Most Accurate Forecaster Sees Turnaround for Oil-Battered Ruble

  • Nomura's Petrov cites homegrown demand from savers, companies
  • Others say worst not over for ruble ensnared by oil, recession

Oil Markets: Where Are Prices Headed?

The most-accurate ruble forecaster sees a turnaround for Russia’s currency as oil prices stem declines and local banks slow dollar purchases.

After the currency suffered losses of 20 percent in 2015 and closed at a record low last week, the worst is over for ruble traders, according to Nomura International Plc’s Dmitri Petrov. The analyst, whose team’s predictions were the best among 34 forecasters ranked by Bloomberg on a four-quarter rolling basis, expects a recovery that could make the exchange rate as strong as 67 against the dollar over the next three months from 74.7475 Friday and bring it to 65 by year-end. That compares with a consensus that puts the ruble at 69 for most of 2016.

“We think we are approaching the bottom in USD-RUB and our bias is to look for opportunities to buy the ruble in the coming weeks,” Petrov said from London. “If you have a portfolio and need to add some risk and are willing to stomach the volatility, it’s a very attractive case for 2016.”

RankFirmScore
1Nomura International75.15
2Promsvyazbank69.83
3Swissquote Bank64.97
4Sberbank CIB63.75
5Bank Julius Baer63.48

Petrov sees a recovery unfolding from drivers within Russia and possible inflows into cheap local assets, as a rush to convert household ruble savings into dollars abates. Other market watchers, including Barclays Plc, say the outlook for the ruble is clouded as the economy struggles to emerge from recession with oil languishing at the lowest level in almost 12 years, and slowing growth in China, Russia’s biggest trading partner. About 50 percent of Russia’s revenue comes from the sale of oil and natural gas.

Barclays cut its first-quarter ruble forecast to 76 per dollar from 71, as high domestic liquidity, low oil prices and poor economic performance weigh on the currency, according to a report on Jan. 6, the day before Brent crude fell to a 2004 low of $32.16 a barrel. The bank sees the ruble at 78 against the dollar at the year’s end.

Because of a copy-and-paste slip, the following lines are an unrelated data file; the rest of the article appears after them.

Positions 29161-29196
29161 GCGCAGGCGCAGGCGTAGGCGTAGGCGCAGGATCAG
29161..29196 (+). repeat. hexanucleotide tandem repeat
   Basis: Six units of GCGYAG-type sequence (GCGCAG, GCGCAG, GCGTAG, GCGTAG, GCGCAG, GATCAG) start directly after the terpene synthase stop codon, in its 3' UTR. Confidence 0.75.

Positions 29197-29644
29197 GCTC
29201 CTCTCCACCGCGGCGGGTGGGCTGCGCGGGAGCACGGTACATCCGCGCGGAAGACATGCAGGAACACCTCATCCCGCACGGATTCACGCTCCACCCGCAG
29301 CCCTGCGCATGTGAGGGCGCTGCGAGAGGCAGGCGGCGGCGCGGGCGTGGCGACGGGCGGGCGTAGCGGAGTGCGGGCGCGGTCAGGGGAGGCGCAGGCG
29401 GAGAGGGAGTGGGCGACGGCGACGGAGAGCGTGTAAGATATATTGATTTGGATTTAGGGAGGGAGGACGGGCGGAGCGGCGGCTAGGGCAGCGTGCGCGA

The ruble weakened to 75.5610 against the dollar by 5:13 p.m. in Moscow as trading restarted after public holidays. That was the weakest level for the currency on an intraday basis since Dec. 16, 2014.

Dollar Recoil

Petrov’s forecast of 67-70 per dollar in the first quarter assumes crude prices steady at $35-$40 a barrel. Since sanctions triggered an exodus from Russia by foreigners, domestic players are exerting greater influence on the ruble, he said. Companies have less need to hoard U.S. dollars, as payments on foreign debts shrink to less than half the $30 billion they repaid in 2015 while sanctions froze Eurobond markets.

As Russians gravitate toward their own currency, foreign investors might also boost holdings of ruble assets, according to Petrov. Bank of America Corp. recommended Russian local debt to clients in a research note dated Jan. 7 after saying in December it’s a “good time” to add Russian stocks.

“The demand factor has really changed,” Petrov said. “The trend perspective in the currency from current levels is towards appreciation.”

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